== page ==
LONDON, ENGLAND - DECEMBER 11: Matt Hancock attends day 1 of the Capital Jingle Bell Ball at The O2 Arena on December 11, 2021 in London, England. (Photo by Karwai Tang/WireImage)

Close the MP-to-media pipeline

You probably aren’t going to be good at television

Artillery Row

If you’re a Conservative MP there is a good chance you began 2020 feeling pretty damn positive about your long-term professional prospects. The “red wall” had crumbled. The Conservatives had won an 80 seat majority. Yes, it was time to take out a mortgage — or a second one — and look forward to at least fifteen years of twiddling your thumbs in Parliament.

Now, Conservative MPs are staring down the barrel of unemployment

So much for that. Now, Conservative MPs are staring down the barrel of unemployment. It’s time to update their CVs and add “Totaljobs” to their bookmarks again. I’m somewhat sympathetic. For all that the Conservatives have done a dreadful job, a lot of MPs are decent people in a tough position — working within a constrictive system and selected for their inability to do much more than exist. Besides — it would be absurd for me to laugh at people for being professionally insecure. I work in journalism.

Still, it concerns me how many politicians seem to think the media provides an easy, profitable route into a new career. Politicians can be talented media personalities (one hopes they have all kinds of transferable skills). Say what you like about Boris Johnson as a politician and a man but his “gimmick”, if you want to call it that, has been very popular in television and in print.

Yet now the floodgates have opened and Conservatives who lack BoJo’s shambling charisma and sub-Wodehousian wit are streaming into television and podcast studios. Matt Hancock, who should have headed for a monastery, headed for the jungle to appear in I’m a Celebrity…Get Me Out Of Here. He enjoyed success, of a kind, because he was willing to eat camel penis and be drenched in slime. But that didn’t make him talented. In professional wrestling, the success of Mick Foley, who had been willing to take horrendous punishment, like being thrown off cages and powerbombed onto cement, encouraged all kinds of imitators who inflicted horrific pain on themselves. But Foley was not just a human car wreck — he was a charming and intelligent performer, in the ring and on the microphone. Hancock has nothing but a stubborn willingness to degrade himself.

Nadine Dorries got a show on TalkTV, where she interviewed Boris Johnson — which was something like Waylon Smithers interviewing Monty Burns. “I know how innocent you are, but would you say you are extremely innocent or fantastically innocent?” This was not one of the questions but it might as well have been. God bless independent journalism.

GB News has hired so many current and former Conservative MPs that work there might soon be considered a perk of the job. Esther McVey went into politics from the media, so we’ll give her a pass, and Michael Portillo has been broadcasting for about as long as he was in politics, but now Lee Anderson has a gig, and Philip Davies has a gig, and Jacob Rees Mogg has a gig. Rees Mogg works hard and has a welcome level of seriousness but he’s still an odd replacement for the ball of nervous energy that was Mark Steyn. His manner is not that of someone who is going to make me excited about right-wing politics. It is the manner of someone who is going to tell me that Wally Hammond has reached a century at Lords. Plus, again — God bless independent journalism.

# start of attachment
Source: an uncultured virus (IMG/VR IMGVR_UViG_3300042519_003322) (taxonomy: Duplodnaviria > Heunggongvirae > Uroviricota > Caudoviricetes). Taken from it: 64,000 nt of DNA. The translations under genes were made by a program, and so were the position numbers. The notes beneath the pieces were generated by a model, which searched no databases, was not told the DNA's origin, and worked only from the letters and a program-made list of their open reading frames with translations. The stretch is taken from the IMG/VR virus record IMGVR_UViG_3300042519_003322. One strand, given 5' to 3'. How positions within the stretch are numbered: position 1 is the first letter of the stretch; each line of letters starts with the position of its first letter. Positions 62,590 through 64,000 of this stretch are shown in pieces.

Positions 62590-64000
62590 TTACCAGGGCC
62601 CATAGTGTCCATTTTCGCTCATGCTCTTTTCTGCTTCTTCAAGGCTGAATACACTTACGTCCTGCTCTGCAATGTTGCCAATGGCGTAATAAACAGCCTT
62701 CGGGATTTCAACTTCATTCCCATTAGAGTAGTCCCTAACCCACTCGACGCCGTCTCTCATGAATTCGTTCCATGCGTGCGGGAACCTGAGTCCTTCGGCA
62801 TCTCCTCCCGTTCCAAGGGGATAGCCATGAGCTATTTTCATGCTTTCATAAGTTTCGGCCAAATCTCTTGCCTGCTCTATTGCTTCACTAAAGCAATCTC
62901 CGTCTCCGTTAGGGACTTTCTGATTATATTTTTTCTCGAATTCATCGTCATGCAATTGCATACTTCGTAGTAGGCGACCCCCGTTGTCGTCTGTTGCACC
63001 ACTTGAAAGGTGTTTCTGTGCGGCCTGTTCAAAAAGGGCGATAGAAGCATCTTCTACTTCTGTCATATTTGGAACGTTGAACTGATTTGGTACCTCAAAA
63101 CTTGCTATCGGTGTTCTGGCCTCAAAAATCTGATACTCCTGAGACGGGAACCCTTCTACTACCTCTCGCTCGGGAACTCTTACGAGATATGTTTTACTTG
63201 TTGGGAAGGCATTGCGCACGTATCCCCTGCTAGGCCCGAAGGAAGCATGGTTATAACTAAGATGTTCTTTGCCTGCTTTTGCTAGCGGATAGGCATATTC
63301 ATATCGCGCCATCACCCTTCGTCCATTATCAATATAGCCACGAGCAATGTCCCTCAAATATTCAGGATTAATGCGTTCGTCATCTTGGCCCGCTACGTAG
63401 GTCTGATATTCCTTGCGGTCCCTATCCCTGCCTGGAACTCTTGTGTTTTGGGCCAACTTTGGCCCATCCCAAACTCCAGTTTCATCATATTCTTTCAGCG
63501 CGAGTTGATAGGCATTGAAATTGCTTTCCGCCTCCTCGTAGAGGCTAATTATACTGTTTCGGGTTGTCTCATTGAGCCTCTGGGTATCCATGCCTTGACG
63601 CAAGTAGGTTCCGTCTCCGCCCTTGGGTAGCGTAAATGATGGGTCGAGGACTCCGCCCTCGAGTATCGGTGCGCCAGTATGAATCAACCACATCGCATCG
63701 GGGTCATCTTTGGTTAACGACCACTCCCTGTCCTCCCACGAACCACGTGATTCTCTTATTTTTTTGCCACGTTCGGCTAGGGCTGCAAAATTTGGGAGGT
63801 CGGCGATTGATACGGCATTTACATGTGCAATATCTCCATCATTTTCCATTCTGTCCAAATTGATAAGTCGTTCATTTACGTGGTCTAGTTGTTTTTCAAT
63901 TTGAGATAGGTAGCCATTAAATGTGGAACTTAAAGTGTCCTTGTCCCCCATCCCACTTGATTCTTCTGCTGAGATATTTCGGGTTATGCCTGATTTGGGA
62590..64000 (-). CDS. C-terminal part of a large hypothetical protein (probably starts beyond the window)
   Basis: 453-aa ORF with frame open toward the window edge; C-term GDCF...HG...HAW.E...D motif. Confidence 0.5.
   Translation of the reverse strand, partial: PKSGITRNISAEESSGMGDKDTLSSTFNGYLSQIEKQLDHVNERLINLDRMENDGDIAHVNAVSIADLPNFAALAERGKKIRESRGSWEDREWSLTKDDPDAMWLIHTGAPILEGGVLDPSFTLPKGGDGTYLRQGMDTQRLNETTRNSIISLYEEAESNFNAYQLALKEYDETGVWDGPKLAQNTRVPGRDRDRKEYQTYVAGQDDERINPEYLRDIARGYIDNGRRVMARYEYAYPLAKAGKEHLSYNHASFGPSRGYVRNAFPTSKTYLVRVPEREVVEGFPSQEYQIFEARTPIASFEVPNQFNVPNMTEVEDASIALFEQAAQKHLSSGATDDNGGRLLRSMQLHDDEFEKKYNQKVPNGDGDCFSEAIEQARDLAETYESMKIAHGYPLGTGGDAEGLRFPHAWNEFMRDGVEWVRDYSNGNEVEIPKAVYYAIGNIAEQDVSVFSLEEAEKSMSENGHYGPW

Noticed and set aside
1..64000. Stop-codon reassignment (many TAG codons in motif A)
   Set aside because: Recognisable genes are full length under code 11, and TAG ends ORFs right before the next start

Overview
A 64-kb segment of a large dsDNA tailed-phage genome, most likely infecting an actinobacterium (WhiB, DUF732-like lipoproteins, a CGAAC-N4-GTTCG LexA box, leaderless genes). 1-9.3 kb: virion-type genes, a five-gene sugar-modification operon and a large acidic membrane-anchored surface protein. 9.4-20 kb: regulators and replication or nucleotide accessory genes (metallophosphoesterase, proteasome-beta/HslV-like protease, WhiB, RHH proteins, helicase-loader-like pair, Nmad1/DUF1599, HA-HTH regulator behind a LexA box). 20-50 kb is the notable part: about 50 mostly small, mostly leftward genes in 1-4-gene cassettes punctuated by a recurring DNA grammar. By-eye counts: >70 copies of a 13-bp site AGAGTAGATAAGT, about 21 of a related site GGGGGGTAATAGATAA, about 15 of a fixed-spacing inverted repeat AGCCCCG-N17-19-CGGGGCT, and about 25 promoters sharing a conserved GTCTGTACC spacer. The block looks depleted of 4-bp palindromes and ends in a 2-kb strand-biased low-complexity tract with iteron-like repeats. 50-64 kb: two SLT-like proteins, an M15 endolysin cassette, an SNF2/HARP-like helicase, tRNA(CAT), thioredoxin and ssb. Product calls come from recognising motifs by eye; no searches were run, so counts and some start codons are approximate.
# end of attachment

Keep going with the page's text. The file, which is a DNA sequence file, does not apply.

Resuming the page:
You might think Rory Stewart and Alastair Campbell’s podcast The Rest Is Politics is an impressive exception. No. It is as tedious as it is smug. Granted, this is largely Campbell’s doing. Stewart is a genuinely talented man, all political disagreements aside, whose The Places in Between — written before he entered politics — is a fine work of travel journalism. Campbell, though, is a middle-class hooligan whose political pathologies get confused for principles. I know he was not a politician per se, but I worry that The Rest Is Politics is going to spawn all kinds of podcasts from opportunistic MPs so it was worth a mention.

Conservatives are not alone in seeking comfortable media gigs. Labour’s David Lammy has a well-paid slot at LBC. I’ve tried listening to him but after five minutes I found my upper body sinking onto my desk like a battleship gradually descending beneath the waves. I woke up, feeling as if I had slept for a thousand years, and I’m not entirely sure he had finished his sentence. 

You can understand why MPs think they would be good in media — and why commissioners think they would be good as well. They often have name value. They have political knowledge (well, some of them do). They have speaking experience. 

Yet speaking in Parliament and speaking on TV, or radio, or podcasts are different things. Broad and shallow knowledge of day-to-day politics is not the same as having your finger on the pulse of a nation’s political culture. Generally, the name value of politicians is a side-effect of their professional status and not something earned by distinctive personal qualities. Besides, politicians are constrained by the fact that they want to get back into politics — not all of them, perhaps, but most of them.

I understand you’re going to be looking for a job, Conservative MPs. But have you considered residential care? Graphic design? Opening a cafe? 

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